Research seminars

Information, Trading, and Volatility: Evidence from Firm-specific news


Speaker: Shimon Kogan
IDC - International Data Corporation

20 April 2017 - T015 - From 2:00 pm to 3:15 pm


What moves stock prices? Systematic factors aside, prior literature concludes that the revelation of private information through trading, and not public news, is the primary driver. We revisit the question by utilizing new textual analysis tools that allow us to better-identify fundamental information in news. We find that such fundamental firm-level information is an important source for stock price volatility, accounting for 20%-40% of overnight volatility (compared to 5%-6% during trading hours). Moreover, we find that the percentages of news-explained variance varies across firm characteristics and industries.

The Economic Impact of Index Investing


Speaker: Matthew Ringgenberg
The University of Utah

30 March 2017 - T004 - From 2:00 pm to 3:15 pm


We examine the impact of index investing on rm performance by examining the link between commodity indices and rms that use index commodities. Starting in 2004 there was a dramatic increase in commodity index investing, an event referred to as the nancialization of commodity markets. After nancialization, rms that use index commodities make worse production decisions and earn lower pro ts. Consistent with a feedback channel in which market participants learn from prices, our results suggest that index investing in nancial markets distorts the price signal thereby generating a negative externality that impedes rms' ability to make production decisions.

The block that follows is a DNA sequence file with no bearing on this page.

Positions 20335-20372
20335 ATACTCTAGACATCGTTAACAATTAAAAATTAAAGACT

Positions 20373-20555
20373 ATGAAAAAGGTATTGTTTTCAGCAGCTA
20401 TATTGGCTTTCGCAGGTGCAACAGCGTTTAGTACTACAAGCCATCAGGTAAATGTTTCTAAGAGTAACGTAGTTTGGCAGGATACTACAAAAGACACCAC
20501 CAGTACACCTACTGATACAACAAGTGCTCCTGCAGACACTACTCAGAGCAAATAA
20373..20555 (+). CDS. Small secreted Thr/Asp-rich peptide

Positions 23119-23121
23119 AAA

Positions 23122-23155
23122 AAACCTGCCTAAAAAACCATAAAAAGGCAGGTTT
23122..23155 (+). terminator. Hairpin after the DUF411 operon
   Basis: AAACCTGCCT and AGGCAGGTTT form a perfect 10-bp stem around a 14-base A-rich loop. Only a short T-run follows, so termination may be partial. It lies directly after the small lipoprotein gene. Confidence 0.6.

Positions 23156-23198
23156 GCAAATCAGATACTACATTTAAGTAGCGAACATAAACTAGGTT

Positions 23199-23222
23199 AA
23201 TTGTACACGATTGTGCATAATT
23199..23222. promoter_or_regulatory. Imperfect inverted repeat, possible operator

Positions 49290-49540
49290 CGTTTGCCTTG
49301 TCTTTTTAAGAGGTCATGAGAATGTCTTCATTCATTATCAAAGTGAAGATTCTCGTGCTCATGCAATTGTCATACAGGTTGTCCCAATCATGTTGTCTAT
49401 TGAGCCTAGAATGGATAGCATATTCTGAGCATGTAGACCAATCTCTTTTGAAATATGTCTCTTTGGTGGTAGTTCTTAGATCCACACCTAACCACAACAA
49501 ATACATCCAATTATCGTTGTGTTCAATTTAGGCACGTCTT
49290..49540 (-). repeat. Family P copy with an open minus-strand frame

Opportunistic Proposals by Union Shareholders


Speaker: Oguzhan Ozbas
USC - University of Southern California

23 March 2017 - T037 - From 11:00 am to 12:15 pm


An Information-Theoretic Asset Pricing Model


Speaker: Christian Julliard
LSE - The London School of Economics

9 March 2017 - T015 - From 2:00 pm to 3:15 pm

We show that a non-parametric estimate of the pricing kernel, extracted using an information-theoretic approach, delivers out-of-sample smaller pricing errors and better cross-sectional fit than leading factor models, and identifies the maximum Sharpe ratio portfolio. This information SDF identifies a novel source of risk not captured by Fama-French and momentum factors, revealing an ‘information anomaly’ that generates annualized alphas of about 9%–24%. A tradable information portfolio that mimics this kernel has high out-of-sample Sharpe ratio (about 1 or more), outperforming both the 1/N benchmark and Value and Momentum strategies combined. These results hold for wide cross-sections of test portfolios.

Real Anomalies


Speaker: Jules Van Binsbergen
Wharton - University of Pennsylvania

2 March 2017 - T004 - From 2:00 pm to 3:15 pm

We examine the importance of asset pricing anomalies (alphas) for the real economy. To this end, we develop a novel lumpy investment model that features such anomalies and yields closed-from solutions for the joint cross-sectional distribution of firm dynamics. Our findings indicate that informational inefficiencies measured by cross-sectional alphas can cause material real inefficiencies, raising the possibility that agents that help eliminate anomalies can provide significant value added to the economy. The framework reveals that alphas alone are poor indicators of real distortions, and that efficiency losses crucially depend on the persistence of alpha, the amount of mispriced capital, and the Tobin's q of firms that are affected.